One of the biggest policy challenges that needs rethinking on national and international levels, is the policy approach to limit the harms from data centers. A key locus of intervention in doing so is data centers.
Data centers–the large windowless buildings full of server racks providing the computational power of the digital society–are increasingly at the heart of political contention in Europe. The building hyperscalers in the Netherlands, Ireland and Spain are aided by opaque governance processes and have met resistance from local communities. These examples are indicative of a larger trend. Across Europe, large Big Tech companies are buying up land, gobbling up natural resources like water, wind, and energy, to build large-scale data centers for selling privacy-invasive services and software. Where local protests against the impending arrival of hyperscalers have been successful they have displaced its construction to other, often more vulnerable territories.
To address concerns around the energy consumption of data centers the EU is developing some guidelines to limit the tech industries’ carbon footprint– i.e. in the energy directive–and some nation-states are considering data center policy. Yet, none of these state interventions addresses the premise of infinite growth and extraction for which these data centers are built. We believe that given the growth of these data centers, a critical intervention is needed now that sets the tone for EU-wide debates on the future of the computing industry, one that centers people and planet over profit and capital.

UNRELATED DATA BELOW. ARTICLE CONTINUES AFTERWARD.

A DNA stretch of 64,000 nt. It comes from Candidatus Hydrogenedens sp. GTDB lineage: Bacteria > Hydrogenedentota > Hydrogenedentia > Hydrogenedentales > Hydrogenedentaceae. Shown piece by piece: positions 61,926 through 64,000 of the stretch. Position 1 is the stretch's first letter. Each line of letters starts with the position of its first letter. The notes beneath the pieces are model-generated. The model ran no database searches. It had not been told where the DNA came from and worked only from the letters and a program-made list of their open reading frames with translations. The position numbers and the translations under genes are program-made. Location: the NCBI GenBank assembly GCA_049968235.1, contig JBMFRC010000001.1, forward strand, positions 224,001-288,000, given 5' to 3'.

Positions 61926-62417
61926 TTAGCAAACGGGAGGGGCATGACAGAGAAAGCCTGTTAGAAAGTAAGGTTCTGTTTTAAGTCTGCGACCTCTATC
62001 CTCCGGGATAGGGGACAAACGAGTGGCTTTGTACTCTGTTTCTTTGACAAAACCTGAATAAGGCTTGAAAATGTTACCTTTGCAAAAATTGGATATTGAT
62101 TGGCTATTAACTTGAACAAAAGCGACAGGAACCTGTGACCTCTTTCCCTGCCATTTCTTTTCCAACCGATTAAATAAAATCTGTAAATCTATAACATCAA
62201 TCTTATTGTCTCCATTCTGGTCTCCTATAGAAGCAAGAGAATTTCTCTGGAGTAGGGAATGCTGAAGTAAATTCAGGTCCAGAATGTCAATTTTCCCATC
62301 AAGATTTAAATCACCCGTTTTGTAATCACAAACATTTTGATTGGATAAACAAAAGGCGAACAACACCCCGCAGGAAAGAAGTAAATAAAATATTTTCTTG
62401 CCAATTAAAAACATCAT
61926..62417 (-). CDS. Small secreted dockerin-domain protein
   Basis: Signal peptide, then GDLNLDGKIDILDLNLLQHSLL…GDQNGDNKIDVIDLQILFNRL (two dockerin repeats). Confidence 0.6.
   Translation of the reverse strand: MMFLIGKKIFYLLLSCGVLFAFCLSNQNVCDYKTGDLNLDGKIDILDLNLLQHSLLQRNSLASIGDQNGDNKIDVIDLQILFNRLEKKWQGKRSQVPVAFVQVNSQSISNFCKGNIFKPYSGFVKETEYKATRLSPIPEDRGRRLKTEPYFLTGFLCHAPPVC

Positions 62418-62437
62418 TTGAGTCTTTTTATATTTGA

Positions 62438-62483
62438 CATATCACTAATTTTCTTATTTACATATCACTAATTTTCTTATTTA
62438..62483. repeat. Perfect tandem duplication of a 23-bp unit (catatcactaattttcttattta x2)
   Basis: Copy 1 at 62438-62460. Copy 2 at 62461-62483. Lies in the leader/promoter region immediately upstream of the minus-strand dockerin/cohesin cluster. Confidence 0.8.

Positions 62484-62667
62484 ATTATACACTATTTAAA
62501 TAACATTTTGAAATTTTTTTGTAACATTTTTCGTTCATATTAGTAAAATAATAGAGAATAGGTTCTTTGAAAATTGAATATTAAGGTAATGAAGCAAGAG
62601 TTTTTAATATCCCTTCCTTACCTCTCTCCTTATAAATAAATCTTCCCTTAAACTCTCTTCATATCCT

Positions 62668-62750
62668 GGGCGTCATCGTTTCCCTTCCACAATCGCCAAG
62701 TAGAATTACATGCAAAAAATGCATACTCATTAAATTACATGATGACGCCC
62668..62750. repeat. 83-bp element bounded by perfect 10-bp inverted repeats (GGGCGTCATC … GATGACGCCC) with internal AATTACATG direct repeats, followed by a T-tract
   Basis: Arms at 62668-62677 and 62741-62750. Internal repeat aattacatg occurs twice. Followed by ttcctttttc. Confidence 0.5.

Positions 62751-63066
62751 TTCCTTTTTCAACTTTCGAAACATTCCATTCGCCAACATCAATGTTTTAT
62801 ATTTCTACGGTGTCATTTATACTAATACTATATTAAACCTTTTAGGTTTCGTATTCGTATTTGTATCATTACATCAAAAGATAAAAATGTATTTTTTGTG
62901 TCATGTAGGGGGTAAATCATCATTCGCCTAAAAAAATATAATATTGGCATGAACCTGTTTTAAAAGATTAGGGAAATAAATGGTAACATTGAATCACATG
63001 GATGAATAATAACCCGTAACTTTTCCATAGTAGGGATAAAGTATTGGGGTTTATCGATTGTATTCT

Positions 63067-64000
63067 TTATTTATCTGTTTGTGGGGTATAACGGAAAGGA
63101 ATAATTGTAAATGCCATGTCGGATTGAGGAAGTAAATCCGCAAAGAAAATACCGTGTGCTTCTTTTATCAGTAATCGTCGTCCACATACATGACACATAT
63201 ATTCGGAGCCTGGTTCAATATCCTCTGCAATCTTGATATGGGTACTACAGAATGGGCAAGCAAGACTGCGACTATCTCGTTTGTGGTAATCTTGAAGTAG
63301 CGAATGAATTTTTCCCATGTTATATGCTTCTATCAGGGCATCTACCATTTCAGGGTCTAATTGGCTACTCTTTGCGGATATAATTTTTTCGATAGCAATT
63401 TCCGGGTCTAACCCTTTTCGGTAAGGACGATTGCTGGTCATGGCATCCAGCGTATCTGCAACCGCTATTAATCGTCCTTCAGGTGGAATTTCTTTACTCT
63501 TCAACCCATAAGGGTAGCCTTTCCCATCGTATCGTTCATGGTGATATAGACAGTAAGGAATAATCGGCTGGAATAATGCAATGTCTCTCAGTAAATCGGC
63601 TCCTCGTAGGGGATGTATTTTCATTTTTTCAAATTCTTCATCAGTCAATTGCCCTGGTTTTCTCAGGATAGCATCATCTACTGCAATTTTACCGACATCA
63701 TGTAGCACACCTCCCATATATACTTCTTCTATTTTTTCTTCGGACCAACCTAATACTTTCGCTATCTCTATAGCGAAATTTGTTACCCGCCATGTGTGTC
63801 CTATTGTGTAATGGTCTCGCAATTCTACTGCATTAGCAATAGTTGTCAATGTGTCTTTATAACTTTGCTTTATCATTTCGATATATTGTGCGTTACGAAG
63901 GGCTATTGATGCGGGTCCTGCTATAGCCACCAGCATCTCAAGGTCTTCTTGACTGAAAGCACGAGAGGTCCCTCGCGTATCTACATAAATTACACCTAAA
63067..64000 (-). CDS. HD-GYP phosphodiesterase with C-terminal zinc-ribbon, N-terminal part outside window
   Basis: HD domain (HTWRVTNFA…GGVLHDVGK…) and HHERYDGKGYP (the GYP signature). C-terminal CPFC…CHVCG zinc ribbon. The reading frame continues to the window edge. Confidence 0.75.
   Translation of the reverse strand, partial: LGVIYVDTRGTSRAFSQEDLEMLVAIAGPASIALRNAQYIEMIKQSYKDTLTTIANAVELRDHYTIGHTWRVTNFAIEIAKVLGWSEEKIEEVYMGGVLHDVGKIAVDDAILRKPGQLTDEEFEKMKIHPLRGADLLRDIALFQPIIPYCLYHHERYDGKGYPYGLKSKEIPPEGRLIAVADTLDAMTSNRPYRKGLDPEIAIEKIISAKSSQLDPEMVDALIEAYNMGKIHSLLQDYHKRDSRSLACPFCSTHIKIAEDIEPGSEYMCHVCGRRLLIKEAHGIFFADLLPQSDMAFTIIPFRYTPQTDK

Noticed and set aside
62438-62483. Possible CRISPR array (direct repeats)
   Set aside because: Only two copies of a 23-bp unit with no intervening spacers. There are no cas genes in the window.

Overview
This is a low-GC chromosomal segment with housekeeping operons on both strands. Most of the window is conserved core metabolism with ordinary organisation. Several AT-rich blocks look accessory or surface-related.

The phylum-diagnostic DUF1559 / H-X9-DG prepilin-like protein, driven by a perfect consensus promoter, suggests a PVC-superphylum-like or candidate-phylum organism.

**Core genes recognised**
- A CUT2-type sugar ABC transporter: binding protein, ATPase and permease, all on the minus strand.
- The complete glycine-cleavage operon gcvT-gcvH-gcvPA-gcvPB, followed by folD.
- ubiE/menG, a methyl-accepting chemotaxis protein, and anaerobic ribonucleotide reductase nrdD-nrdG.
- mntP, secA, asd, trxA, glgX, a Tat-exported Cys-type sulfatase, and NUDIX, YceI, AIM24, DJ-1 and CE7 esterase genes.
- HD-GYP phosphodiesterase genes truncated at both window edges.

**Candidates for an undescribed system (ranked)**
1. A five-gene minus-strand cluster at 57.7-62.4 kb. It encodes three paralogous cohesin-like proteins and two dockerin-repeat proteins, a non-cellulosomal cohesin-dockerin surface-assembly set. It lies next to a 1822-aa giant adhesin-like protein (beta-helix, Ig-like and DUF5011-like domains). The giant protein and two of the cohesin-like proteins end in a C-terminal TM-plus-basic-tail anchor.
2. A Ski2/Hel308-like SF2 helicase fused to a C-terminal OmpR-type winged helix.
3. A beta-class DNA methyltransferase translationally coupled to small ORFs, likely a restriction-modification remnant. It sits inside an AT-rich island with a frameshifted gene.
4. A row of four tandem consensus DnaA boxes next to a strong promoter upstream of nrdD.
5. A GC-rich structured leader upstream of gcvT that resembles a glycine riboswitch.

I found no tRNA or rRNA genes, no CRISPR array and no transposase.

- Dr. Corinne Cath, post-doc at programmable infrastructures group led by Dr. Seda Gürses at the University of Delft
- Dr. Fieke Jansen, post-doc and co-pi critical infrastructure lab at University of Amsterdam
- Claire Pershan, EU Advocacy Lead for the Mozilla Foundation, Mozilla
- Kim van Sparrentak, MEP GroenLinks Europa, The Greens/EFA
- Michelle Thorne, Director of Strategy and Partnerships at the Green Web Foundation and a co-initiator of the Green Screen Coalition